If you use C02 generators that burn gas to produce CO2, those generators will put more than just C02 into your hydroponics environment.

They’ll also produce humidity and heat. If your grow room is too cold (below 65F) or too dry (below 45% humidity), the extra humidity and heat might be useful. In most cases, however, you end up having to spend more for electricity to dispose of the extra heat and humidity.

Not only that, but CO2 generators burning natural gas or propane have flame, and flame can be a brutal enemy in any gardening situation. Fire risk is real, and many CO2 devices don’t have enough safety features to eliminate fire risk.

I use a C02 generator that’s water-cooled and that has a vast array of safety features such as automatic shut-off, no pilot light, a valve that can handle pressurized municipal gas, an overheating sensor and a tipping sensor.

It makes me feel good to know that if the unit falls over or has any other problem, it shuts off gas flow and shuts down its flame.

Using C02 Controllers and Adjusting Your Grow Room Conditions

You want to have 600-1000 ppm of C02 in your room during your lights-on cycle because this is when photosynthesis is happening and it’s when your plants need the extra C02.

Some people add about 100 ppm of C02 to their grow room during lights-off cycle, but I’ve seen no evidence that this has any growth or yield benefits.

You’ll need to get a C02 sensor, monitor or other measuring device so you can determine C02 concentrations in your garden.

Professional and grandmaster growers often use sophisticated C02 controllers that can be computerized and integrated with total climate controllers that monitor and run aeration, fans, C02 and other factors in your garden to ensure optimum temperature, air movement, humidity and C02.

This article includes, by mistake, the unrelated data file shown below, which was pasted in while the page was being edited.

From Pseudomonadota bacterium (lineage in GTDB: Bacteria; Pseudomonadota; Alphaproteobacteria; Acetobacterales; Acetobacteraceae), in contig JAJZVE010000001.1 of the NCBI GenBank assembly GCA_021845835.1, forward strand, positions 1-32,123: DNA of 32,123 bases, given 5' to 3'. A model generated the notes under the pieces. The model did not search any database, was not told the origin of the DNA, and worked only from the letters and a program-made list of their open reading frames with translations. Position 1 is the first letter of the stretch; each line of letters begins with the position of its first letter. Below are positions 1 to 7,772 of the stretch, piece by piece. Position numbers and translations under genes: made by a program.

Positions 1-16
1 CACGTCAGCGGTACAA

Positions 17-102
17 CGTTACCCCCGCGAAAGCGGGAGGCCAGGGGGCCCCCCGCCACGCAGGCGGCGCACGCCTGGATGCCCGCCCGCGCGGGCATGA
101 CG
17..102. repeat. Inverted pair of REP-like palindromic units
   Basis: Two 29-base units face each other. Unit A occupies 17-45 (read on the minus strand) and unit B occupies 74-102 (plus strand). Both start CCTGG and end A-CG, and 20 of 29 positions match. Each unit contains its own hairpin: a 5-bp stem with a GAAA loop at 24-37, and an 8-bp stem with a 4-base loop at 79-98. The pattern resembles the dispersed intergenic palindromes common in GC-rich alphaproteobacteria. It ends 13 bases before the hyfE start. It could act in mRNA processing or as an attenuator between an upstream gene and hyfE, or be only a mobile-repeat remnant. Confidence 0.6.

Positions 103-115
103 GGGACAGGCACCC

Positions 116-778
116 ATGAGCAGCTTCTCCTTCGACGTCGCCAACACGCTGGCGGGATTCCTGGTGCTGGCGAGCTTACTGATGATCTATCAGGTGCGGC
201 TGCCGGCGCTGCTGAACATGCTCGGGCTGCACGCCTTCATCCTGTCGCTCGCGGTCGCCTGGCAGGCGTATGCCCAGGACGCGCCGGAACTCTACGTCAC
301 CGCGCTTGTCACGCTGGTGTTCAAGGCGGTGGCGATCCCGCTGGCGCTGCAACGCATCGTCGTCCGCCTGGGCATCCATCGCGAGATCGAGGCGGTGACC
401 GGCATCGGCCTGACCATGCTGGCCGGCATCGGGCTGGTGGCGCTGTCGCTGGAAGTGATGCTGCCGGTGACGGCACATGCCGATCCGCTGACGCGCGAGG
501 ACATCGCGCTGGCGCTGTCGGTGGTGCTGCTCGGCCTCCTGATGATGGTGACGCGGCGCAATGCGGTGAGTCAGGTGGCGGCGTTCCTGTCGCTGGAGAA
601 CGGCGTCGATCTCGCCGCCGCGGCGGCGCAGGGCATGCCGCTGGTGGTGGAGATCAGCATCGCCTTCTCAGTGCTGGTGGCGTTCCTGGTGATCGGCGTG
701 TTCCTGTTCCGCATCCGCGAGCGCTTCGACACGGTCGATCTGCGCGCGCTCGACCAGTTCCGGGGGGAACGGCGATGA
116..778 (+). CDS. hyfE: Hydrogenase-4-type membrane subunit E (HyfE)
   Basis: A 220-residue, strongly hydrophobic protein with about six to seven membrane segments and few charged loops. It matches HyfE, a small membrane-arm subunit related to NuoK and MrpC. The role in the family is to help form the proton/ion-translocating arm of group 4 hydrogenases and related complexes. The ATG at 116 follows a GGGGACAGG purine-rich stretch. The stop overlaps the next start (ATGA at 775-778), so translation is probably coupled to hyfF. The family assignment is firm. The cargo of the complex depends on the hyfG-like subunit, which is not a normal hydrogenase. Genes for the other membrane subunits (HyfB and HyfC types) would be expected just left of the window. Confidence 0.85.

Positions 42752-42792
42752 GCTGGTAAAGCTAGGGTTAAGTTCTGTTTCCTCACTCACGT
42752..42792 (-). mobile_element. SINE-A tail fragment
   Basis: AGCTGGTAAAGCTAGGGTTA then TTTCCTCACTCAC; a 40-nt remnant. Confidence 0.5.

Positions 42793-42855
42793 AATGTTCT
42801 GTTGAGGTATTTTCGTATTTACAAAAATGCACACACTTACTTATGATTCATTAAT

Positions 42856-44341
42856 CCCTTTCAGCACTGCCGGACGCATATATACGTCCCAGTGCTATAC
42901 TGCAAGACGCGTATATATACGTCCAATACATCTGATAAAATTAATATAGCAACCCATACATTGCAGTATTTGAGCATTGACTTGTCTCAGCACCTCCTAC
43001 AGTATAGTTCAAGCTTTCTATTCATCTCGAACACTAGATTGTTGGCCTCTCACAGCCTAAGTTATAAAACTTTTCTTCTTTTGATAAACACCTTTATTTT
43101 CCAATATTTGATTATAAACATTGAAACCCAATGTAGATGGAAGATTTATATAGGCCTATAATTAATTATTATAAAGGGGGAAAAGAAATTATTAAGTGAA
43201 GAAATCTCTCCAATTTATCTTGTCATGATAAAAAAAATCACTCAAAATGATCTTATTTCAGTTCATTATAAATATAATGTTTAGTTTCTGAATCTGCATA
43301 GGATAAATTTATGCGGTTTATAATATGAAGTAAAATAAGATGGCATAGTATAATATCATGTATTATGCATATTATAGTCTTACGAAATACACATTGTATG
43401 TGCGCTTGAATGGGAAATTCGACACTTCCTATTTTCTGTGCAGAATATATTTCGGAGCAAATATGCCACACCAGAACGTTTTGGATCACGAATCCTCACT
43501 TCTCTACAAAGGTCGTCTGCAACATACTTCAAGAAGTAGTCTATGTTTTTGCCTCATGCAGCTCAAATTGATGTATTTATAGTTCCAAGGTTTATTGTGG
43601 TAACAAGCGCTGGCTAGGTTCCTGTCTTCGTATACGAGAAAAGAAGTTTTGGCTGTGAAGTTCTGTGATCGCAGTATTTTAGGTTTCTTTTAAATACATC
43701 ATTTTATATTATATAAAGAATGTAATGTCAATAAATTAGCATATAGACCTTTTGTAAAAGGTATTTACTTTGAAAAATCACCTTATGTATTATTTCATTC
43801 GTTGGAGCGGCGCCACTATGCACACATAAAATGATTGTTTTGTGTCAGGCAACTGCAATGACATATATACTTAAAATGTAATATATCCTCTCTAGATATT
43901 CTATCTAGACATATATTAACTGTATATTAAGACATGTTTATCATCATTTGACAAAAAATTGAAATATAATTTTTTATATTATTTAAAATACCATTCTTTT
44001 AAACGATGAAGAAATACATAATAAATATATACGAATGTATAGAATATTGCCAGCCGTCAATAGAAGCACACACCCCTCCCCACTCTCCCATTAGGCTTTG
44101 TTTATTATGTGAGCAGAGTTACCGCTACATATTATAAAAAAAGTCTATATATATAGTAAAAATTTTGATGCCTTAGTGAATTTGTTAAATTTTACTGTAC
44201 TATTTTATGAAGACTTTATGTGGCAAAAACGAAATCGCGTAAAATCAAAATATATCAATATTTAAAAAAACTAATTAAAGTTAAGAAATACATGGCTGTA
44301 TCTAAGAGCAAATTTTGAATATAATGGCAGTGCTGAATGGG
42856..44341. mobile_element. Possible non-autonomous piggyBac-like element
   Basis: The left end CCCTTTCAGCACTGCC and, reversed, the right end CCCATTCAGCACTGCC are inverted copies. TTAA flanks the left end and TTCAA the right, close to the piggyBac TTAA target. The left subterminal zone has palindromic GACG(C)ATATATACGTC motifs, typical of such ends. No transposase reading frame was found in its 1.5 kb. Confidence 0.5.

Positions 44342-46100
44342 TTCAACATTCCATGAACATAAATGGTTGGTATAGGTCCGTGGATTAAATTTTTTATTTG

You don’t want to have more than about 1300 ppm of C02 in your hydroponics atmosphere because the excess can interfere with how your plants’ leaves “breathe.”

Nor do you want to spend a lot of time in a hydroponics garden with augmented C02. What’s good for your plants isn’t good for you. Carbon dioxide can injure you.

To get the most from extra C02, you need to give your plants extra nutrients and higher temperatures. It will be fun for you to experiment with nutrient ppm to see how much extra nutrients your plants can take.

With your plants’ metabolism running richer due to extra C02, you’ll often find they can handle another 100-400 ppm of nutrients, as well as temperatures 10-12F degrees above the normal optimum operation temperature of between 70-74F.

You can also experiment with adding more light intensity or more lights-on hours to see if that speeds up your growth and yield in ways that outweigh the extra electricity costs of providing more light.

Indeed, you want to keep tally of all the costs of adding C02, and compare it to the extra yield you get. In some cases, you may find that the investment doesn’t pay off enough for you to continue adding C02 to your garden. But in most cases, adding C02 will more than pay for itself many times over.

As long as you can keep humidity below 60%, ensure air movement so your C02 is evenly distributed to all your plants’ leaves, feed more nutrients and control temperature, you’ll see significantly faster growth and larger yields using C02 in your hydroponics garden.

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Last modified on Thursday, 04 November 2010 19:41